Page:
V. I. Lenin


Lessons of the Crisis

April 22 (May 5), 1917
Lenin Collected Works, Volume 24, pages 213-216.

Petrograd and the whole of Russia have passed through a serious political crisis, the first political crisis since the revolution.

On April 18 the Provisional Government issued its unhappily notorious Note, which confirmed the predatory aims of the war clearly enough to arouse the indignation of the masses, who had honestly believed in the desire (and ability) of the capitalists to “renounce annexations”. On April 20-21 Petrograd was in a turmoil. The streets were crowded; day and night knots and groups of people stood about, and meetings of various sizes sprang up everywhere; big street processions and demonstrations went on without a break. Yesterday evening, April 21, the crisis, or, at any rate, the first stage of the crisis, apparently came to an end with the Executive Committee of the Soviet of Workers’ and Soldiers’ Deputies, and later the Soviet itself, declaring themselves satisfied with the “explanations”, the amendments to the Note and the “elucidations” made by the government (which in fact boil down to empty phrases, saying absolutely nothing, changing nothing and committing the government to nothing). They considered the “incident settled”.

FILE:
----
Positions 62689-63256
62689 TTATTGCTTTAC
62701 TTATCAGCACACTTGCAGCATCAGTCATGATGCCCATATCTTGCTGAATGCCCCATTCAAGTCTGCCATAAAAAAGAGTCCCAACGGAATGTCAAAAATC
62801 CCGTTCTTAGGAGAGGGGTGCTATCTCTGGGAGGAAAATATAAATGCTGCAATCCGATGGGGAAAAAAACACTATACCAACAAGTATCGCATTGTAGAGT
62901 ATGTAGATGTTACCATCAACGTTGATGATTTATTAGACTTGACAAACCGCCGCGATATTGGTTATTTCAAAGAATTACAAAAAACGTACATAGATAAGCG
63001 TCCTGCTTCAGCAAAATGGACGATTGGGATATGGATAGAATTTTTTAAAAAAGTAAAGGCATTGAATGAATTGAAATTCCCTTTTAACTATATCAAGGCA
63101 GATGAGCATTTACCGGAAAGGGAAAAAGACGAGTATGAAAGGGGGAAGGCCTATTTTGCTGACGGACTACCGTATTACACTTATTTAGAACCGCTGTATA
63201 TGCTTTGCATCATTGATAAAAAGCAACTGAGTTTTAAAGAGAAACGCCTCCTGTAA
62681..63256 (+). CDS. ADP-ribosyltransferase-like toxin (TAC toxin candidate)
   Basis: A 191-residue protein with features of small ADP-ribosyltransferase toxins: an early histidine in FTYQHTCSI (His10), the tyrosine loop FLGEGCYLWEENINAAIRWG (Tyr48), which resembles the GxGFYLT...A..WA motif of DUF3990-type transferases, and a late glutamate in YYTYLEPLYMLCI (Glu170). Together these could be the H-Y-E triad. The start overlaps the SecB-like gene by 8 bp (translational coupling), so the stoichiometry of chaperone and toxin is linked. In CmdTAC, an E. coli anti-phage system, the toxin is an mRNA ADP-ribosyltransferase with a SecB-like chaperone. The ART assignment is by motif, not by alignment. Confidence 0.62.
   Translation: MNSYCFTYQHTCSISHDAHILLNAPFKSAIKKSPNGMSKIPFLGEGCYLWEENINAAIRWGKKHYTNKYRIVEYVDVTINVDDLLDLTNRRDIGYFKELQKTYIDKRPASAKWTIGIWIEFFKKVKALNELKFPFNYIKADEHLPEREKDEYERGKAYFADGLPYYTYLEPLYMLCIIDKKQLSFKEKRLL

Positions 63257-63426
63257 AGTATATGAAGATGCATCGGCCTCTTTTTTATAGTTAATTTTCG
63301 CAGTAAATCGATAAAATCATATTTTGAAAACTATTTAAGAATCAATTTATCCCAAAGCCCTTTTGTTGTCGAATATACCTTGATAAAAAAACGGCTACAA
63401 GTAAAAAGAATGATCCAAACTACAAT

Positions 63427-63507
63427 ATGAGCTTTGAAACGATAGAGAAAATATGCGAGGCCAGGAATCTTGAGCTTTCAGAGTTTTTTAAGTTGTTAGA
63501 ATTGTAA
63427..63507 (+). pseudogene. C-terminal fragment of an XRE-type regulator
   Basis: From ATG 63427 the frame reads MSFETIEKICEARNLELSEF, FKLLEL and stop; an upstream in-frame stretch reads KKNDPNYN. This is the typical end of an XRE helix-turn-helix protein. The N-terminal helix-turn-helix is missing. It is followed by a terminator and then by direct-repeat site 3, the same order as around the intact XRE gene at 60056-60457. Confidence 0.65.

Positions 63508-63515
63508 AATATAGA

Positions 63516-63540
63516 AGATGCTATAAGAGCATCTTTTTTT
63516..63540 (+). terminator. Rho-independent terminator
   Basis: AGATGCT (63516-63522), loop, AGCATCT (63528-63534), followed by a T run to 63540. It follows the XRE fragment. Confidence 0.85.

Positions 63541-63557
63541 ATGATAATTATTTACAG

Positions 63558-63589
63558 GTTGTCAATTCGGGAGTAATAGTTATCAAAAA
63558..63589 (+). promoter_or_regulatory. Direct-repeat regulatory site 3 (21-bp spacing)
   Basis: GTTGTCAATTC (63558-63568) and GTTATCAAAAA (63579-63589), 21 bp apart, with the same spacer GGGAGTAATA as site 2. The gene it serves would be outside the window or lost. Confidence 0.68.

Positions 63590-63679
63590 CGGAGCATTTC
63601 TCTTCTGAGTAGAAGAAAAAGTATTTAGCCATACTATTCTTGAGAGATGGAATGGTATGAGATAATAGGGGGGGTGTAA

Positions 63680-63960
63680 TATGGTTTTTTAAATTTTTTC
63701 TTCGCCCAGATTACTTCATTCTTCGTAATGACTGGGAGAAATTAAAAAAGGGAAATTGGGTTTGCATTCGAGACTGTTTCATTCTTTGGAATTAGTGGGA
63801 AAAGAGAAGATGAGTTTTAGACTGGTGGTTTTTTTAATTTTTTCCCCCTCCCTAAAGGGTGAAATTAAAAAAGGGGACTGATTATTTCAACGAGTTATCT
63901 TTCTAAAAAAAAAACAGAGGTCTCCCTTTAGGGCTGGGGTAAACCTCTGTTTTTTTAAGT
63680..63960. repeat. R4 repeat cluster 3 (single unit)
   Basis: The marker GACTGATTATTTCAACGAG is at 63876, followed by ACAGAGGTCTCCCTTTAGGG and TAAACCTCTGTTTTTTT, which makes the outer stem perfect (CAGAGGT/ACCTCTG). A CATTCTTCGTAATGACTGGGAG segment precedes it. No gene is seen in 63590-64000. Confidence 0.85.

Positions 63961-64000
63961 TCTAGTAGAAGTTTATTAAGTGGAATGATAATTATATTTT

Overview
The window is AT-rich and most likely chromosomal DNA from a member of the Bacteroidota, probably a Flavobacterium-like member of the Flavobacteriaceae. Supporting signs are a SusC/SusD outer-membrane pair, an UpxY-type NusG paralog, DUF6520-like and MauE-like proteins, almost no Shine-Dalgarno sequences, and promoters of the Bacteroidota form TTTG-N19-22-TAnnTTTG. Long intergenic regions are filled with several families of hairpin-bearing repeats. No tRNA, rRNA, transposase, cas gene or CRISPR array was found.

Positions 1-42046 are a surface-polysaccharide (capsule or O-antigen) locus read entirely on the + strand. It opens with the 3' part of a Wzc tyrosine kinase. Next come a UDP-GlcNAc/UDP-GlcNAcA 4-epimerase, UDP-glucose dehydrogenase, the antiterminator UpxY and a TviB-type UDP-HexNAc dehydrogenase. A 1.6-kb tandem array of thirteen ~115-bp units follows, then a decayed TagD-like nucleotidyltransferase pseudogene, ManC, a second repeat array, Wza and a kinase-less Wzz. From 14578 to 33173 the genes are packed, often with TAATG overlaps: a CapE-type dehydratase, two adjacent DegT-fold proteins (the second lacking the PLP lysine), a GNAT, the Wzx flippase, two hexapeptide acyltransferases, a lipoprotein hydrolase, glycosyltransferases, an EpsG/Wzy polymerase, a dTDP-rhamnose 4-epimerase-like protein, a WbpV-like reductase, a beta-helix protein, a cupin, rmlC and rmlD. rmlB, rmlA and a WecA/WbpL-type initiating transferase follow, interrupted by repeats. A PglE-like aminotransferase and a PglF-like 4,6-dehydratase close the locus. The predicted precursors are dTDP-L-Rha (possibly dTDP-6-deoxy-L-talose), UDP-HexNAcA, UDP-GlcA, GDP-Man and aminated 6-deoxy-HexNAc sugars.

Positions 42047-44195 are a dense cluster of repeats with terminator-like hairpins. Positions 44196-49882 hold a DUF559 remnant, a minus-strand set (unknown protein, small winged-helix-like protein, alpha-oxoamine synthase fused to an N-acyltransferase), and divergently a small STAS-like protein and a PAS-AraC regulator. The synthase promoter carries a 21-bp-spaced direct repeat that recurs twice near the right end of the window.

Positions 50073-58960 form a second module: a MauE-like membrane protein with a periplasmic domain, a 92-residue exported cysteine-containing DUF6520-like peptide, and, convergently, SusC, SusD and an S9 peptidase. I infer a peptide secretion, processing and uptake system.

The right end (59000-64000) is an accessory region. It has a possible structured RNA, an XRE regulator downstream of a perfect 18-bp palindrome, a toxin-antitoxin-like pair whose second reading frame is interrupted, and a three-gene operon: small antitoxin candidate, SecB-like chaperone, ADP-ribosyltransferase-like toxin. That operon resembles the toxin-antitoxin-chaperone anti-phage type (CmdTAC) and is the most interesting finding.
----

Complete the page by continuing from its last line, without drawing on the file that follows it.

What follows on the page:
Whether the masses consider the “incident settled”, the future will show. Our task now is to make a careful study of the forces, the classes, that revealed themselves in the crisis, and to draw the relevant lessons for our proletarian party. For it is the great significance of all crises that they make manifest what has been hidden; they cast aside all that is relative, superficial, and trivial; they sweep away the political litter and reveal the real mainsprings of the class struggle.

Strictly speaking, the capitalist government on April 18 merely reiterated its previous notes, in which the imperialist war was invested with diplomatic equivocations. The soldiers were angry because they had honestly believed in the sincerity and peaceful intentions of the capitalists. The demonstrations began as soldiers’ demonstrations, under the contradictory, misguided and ineffectual slogan: “Down with Milyukov” (as though a change of persons or groups could change the substance of policy!).

This means that the broad, unstable, and vacillating mass, which is closest to the peasantry and which by its scientific class definition is petty-bourgeois, swung away from the capitalists towards the revolutionary workers. It was the swing or movement of this mass, strong enough to be a decisive factor, that caused the crisis.